Creation Science Rebuttals

Associate Professor Teaching and Research I am a field-based geologist with research interests in large-scale tectonic problems that are addressed through collaborative research and focused, process-related studies. In addition to structural geology and petrology, one of my main tools is radiometric dating of rocks and minerals to quantify absolute timing of events and rates of processes. My students and I integrate observations over a large range of scales from microstructures to regional geological and geophysical data sets, and employ a suite of methodologies to evaluate P-T-t-D histories and the 4D evolution of rocks and regions. I teach courses in geochronology, petrology, microstructural analysis and tectonics. In the classroom and in practice, my students and I integrate analytical data with observations made at microscopic to continental scales to try and understand how rocks and regions evolve in space and time and the tectonic processes that shape them. Publications Recent Publication Heumann, M. Selected Publications Webber, J. Geophysics, Geochemistry, Geosystems, doi: A case study of the application of the TitaniQ thermobarometer to progressive fabric development in metapelites, Geochemistry, Geophysics, Geosystems, v.

Methods of Geological Dating: Numerical and Relative Dating

If in doubt, do a print preview prior to printing! This graph shows the response to increasing stress as applied to two different rock types: The force applied to a plane divided by the area of the plane. The stress generated by forces directed toward one another on opposite sides of a real or imaginary plane. The stress generated by forces directed away from one another on opposite sides of a real or imaginary plane.

Engineering geology is the application of the geologic principles to engineering practice for the purpose of assuring that the geologic factors affecting the location, design, construction, operation, and maintenance of engineering works are properly addressed.

Measurement of N, the number of 14 C atoms currently in the sample, allows the calculation of t, the age of the sample, using the equation above. The above calculations make several assumptions, such as that the level of 14 C in the atmosphere has remained constant over time. The calculations involve several steps and include an intermediate value called the “radiocarbon age”, which is the age in “radiocarbon years” of the sample: Radiocarbon ages are still calculated using this half-life, and are known as “Conventional Radiocarbon Age”.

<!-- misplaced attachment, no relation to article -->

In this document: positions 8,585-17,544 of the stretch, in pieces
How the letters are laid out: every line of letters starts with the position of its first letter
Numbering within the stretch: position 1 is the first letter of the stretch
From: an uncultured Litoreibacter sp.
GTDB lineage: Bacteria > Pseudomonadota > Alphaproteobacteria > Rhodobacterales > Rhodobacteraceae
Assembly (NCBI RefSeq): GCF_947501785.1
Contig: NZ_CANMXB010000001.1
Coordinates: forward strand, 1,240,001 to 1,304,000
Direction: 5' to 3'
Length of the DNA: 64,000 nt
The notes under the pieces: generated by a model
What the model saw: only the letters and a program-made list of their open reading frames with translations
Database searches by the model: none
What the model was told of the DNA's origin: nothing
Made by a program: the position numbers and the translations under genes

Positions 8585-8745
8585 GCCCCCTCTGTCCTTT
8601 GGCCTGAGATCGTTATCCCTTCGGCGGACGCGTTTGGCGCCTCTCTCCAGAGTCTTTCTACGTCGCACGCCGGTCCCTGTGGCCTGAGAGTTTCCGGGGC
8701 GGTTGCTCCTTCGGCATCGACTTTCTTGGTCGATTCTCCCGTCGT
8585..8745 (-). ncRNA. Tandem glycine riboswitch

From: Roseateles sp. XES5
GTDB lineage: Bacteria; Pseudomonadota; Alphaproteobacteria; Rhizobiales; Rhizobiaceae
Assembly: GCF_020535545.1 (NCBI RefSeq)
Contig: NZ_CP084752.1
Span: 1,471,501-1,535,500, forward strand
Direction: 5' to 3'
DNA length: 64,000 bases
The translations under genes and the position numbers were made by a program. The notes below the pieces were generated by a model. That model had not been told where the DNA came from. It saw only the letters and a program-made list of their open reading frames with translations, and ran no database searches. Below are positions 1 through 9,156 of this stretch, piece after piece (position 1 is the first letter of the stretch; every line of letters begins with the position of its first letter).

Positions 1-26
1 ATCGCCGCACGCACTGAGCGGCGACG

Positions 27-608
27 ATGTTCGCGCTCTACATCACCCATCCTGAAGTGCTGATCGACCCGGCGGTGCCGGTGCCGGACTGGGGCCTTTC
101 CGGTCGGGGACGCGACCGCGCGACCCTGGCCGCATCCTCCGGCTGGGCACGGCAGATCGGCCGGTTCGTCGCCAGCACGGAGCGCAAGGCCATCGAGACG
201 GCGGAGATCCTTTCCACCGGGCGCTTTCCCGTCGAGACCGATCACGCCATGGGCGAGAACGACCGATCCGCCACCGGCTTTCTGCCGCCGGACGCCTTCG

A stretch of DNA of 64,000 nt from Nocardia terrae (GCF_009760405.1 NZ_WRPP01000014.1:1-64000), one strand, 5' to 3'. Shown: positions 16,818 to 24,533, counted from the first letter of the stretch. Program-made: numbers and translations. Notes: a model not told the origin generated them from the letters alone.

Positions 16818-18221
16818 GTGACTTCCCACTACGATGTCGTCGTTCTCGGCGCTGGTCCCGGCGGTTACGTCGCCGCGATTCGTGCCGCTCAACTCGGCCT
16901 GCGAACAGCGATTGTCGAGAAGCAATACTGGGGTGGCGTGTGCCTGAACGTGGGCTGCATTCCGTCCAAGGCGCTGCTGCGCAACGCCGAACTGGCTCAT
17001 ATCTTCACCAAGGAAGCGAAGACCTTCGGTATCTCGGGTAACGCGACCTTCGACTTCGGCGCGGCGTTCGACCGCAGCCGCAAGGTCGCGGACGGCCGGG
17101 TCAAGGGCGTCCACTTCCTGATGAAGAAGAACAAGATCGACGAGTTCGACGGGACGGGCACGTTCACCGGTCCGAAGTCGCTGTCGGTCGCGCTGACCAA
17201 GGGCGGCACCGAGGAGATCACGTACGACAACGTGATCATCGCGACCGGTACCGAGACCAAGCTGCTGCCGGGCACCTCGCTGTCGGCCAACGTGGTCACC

Since the calibration curve IntCal also reports past atmospheric 14 C concentration using this conventional age, any conventional ages calibrated against the IntCal curve will produce a correct calibrated age. When a date is quoted, the reader should be aware that if it is an uncalibrated date a term used for dates given in radiocarbon years it may differ substantially from the best estimate of the actual calendar date, both because it uses the wrong value for the half-life of 14 C, and because no correction calibration has been applied for the historical variation of 14 C in the atmosphere over time.

Geologic Formations

I trust that this gives you a feel for the possibilities or otherwise of the proposal. I believe I earlier saw reference to the plasma formation of petroleum like products If you could point me to where this might have been, or even if you have any unpublished thoughts on this, I would appreciate any help you might be able to provide. Thank you for the question. In response it can be said that plasma physics does have some suggestions on this matter.

Radiometric dating calculates an age in years for geologic materials by measuring the presence of a short-life radioactive element, e.g., carbon, or a long-life radioactive element plus its decay product, e.g., potassium/argon

I pride myself in custom-designing GeoAdventures for folks who love geology, but we do so much more. By partnering with top-notch expert local guides, each trip combines not only fabulous geology and the beauty of the natural world, but offers experiences in each regions historic, cultural, and gastronomic delights. And we always have a lot of fun! These trips are made for the geology enthusiast. I pick an existing trip or develop a new one and propose a time frame for offering that trip such as “September “.

People contact me to be placed on the Interested Parties list for that trip. People on the list have the first opportunity to sign up for the trip. When enough people are interested, I finalize the trip dates and costs and announce the trip to the interested parties list and collect deposits.

How Do Scientists Determine the Age of Dinosaur Bones?

He starts out with an explanation of what carbon dating is, which proves to be adequate for this discussion. The only notable exception is that he says carbon dating is only good for objects less than 40, years old. This date has been changed to about 62, years.